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    There are pannier bags with a laptop compartment. Commented Apr 27, 2023 at 5:03

5 Answers 5

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Start by checking with your employer about your personal liability if the device is damaged while in your possession. Mine tried to make a former coworker claim on his home insurance when his work-issued device was damaged.


As for panniers - it totally depends how the laptop is wrapped, the design of the pannier, and how the accident goes down.

Few laptops come with bags these days, so make sure you have something around the whole thing. A close-fitting neoprene slip bag works well, that should take out the high frequency vibrations and eliminate scratching. That goes in your pannier bag, and ideally doesn't flap around. You want to take up slack space with a cinch strap or similar.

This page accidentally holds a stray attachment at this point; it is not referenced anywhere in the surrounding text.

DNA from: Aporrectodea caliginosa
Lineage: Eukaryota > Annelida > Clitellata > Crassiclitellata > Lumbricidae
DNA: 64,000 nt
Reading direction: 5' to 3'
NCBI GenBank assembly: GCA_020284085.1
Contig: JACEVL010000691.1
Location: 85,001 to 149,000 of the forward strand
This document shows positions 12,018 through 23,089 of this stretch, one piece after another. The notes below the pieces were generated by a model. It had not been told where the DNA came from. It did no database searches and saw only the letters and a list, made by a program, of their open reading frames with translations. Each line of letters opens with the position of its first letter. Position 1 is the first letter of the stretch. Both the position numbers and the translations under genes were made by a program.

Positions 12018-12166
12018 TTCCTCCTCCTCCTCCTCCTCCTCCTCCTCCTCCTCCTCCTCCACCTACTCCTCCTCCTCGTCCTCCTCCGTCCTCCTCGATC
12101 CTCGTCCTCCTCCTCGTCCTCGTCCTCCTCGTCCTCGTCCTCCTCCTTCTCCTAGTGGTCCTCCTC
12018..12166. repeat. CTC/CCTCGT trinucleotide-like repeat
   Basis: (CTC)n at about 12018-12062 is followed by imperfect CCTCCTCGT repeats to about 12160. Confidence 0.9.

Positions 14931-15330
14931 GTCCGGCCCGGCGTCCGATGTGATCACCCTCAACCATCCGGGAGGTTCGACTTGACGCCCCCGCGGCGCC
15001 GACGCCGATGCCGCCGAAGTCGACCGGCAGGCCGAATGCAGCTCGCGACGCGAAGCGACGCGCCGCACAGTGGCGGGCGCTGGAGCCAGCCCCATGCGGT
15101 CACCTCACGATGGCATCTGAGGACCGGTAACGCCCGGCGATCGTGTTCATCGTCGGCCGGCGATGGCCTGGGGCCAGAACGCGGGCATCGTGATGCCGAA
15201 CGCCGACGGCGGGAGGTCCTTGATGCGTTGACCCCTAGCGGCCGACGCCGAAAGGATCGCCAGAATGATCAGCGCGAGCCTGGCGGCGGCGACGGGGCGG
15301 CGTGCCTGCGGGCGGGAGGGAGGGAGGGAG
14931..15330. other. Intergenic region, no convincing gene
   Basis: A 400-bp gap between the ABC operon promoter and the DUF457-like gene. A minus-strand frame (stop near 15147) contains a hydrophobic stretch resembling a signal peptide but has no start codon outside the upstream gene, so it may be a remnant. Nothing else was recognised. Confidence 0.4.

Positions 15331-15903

I often ride with a work laptop, which always travels in a lightweight hard-sided box made from coroplast, hotglue and tape, and lined with soft cotton. That's not waterproof, so the whole thing goes in a plastic bag which is replaced every half-year.
Final size is 38x28x3.5 cm for a laptop that is 36x25x2 cm.

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This box goes into a backpack for a road bike, or for my recumbent I have a "hanging bag" on the left side.

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In March 2022 I was struck by a car from the left-rear which impacted the laptop area directly, though I suspect most of the force went through the seat. I broke ribs and was concussed, ended up spending days in hospital.
The damn laptop was fine, not a scratch on it.

Ultimagely, if your employer requires to you cart it around, they can own the risk. It should be zero-difference if the laptop was in a car accident, or stolen from a parked car. Otherwise leave the computer at work.